Post-Cruise Maine

img_5238I learned several things in Maine. First, leave stereotypes behind. I’d pictured Maine as a pretty “white” state, but the first two Maine residents I saw when I got off the plane were Korean. Next, one of the women working at our car rental place wore a hijab. And then I ran into some black folks. Maine, clearly, is not as white as I’d assumed.

I learned that most men wear beards (cold winters?). Lots of people in Maine are at least a little overweight (cold winters?). People there, for the most part, are incredibly friendly and helpful and welcoming. And hooray! Maine has no billboards and is astoundingly free of trash.

Maine is old. Old towns, old cemeteries, old houses. Some houses we saw listed for sale were 200 years old and more. Maine is full of hills. They call some of the big ones mountains, but if you’re a Westerner, they’re hills.  Yes, yes, I exaggerated and there are real mountains, though they’re more rounded, softer looking, than the ones I’m accustomed to. And the tallest one is not as high as Bisbee.


And, everywhere we went, around every curve, across every field, in every village and town, there was beauty.


But to the story.

The schooner sailed and motored slowly into the harbor, gently rocking its way slowly to the dock. We all gathered for a group photo, hugged goodbye, and made our way up the gangplank. We didn’t have to carry much because the crew members jumped up and began carrying things for us.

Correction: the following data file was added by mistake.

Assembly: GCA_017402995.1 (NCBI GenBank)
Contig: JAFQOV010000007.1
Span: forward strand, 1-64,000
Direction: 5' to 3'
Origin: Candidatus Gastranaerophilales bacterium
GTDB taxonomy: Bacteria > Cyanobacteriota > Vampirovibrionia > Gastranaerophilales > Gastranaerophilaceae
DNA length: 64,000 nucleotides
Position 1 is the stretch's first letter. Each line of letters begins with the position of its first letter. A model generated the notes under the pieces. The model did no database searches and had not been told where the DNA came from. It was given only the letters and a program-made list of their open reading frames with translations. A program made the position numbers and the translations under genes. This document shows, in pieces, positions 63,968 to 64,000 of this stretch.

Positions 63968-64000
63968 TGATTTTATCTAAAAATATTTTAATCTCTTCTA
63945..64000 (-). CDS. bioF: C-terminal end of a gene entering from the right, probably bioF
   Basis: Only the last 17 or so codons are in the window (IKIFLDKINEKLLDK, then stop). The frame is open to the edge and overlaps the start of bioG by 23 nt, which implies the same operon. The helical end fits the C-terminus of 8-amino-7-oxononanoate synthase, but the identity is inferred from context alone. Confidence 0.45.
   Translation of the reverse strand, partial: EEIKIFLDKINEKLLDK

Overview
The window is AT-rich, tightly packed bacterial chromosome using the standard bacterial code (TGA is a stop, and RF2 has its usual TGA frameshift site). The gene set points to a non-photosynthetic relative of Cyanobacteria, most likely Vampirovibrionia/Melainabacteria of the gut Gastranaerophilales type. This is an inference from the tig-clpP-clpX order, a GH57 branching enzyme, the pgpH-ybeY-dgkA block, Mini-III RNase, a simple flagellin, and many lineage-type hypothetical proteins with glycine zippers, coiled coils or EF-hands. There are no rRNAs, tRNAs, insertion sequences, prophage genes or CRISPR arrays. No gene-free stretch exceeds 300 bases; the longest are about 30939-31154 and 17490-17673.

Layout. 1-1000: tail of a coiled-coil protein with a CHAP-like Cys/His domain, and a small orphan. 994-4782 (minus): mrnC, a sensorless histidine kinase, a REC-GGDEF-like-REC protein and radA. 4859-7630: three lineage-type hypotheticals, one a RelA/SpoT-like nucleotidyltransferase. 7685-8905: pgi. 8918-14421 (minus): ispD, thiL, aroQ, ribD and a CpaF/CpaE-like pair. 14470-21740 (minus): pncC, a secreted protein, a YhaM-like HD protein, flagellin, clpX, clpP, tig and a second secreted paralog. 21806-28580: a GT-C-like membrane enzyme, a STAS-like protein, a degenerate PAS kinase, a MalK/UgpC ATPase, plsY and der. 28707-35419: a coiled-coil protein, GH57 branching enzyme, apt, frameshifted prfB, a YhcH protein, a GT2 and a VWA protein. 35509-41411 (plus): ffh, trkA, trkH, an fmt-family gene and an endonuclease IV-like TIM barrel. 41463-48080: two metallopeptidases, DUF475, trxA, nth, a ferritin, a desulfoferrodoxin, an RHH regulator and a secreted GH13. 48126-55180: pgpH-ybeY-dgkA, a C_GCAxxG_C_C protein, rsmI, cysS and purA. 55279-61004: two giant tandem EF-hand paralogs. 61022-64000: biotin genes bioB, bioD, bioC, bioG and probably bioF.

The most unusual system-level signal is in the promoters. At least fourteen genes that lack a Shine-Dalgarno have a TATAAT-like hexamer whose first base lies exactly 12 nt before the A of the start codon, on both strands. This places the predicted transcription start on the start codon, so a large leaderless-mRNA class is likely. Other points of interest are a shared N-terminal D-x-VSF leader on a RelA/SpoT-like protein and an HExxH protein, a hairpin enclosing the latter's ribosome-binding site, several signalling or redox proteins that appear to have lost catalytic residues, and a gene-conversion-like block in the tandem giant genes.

Once on land, Kathy, Barbara and I said our goodbyes to Cousin Jill and her husband Bruce, who was there to pick Jill up. Bruce is my blood cousin, but since he married Jill, I now have a wonderful female cousin too.

The remaining three of the group got into our car and headed north, past Camden (recently voted one of the ten best small towns in the US) and Belfast, then up towards Bangor. The two-hour trip took us nearly four because of all the stops we made at lovely spots.


Downtown Camden

We finally arrived in Old Town where we’d be staying the next four nights with Andrea of Clear Light Midwifery. We’d found her on Airbnb. And, wow! Once again, we couldn’t have picked a better place.


We had the whole upstairs of Andrea’s house. She stuffed us silly with her wonderful baked goods, pointed us to interesting places to see and even let us wash a few loads of clothes.


My sweet room

We all fell in love with her two dogs and two cats. We quickly became family – walking the dogs, feeding the chickens, and sleeping next to purring kitties. In all, it was a wonderful stay and I highly recommend Andrea and the beautiful place she lives in.

Our first morning there dawned gray and drizzly. We pulled on warm clothes, grabbed our rain gear and headed out. We roamed a cemetery and some back roads, finally ending up in Bangor. What to do on a drizzly Sunday? Browse the stores and have a good lunch.


We were all impressed by the quality of shops in downtown Bangor. No big chains, just lots of independent places and tiny chains of just four or five shops. Mexicali Blues is highly recommended!

On day two it was sunny but windy. We again donned warm clothes and headed out to Moosehead Lake searching for the ever-elusive moose. We saw none, but we sure saw warning signs.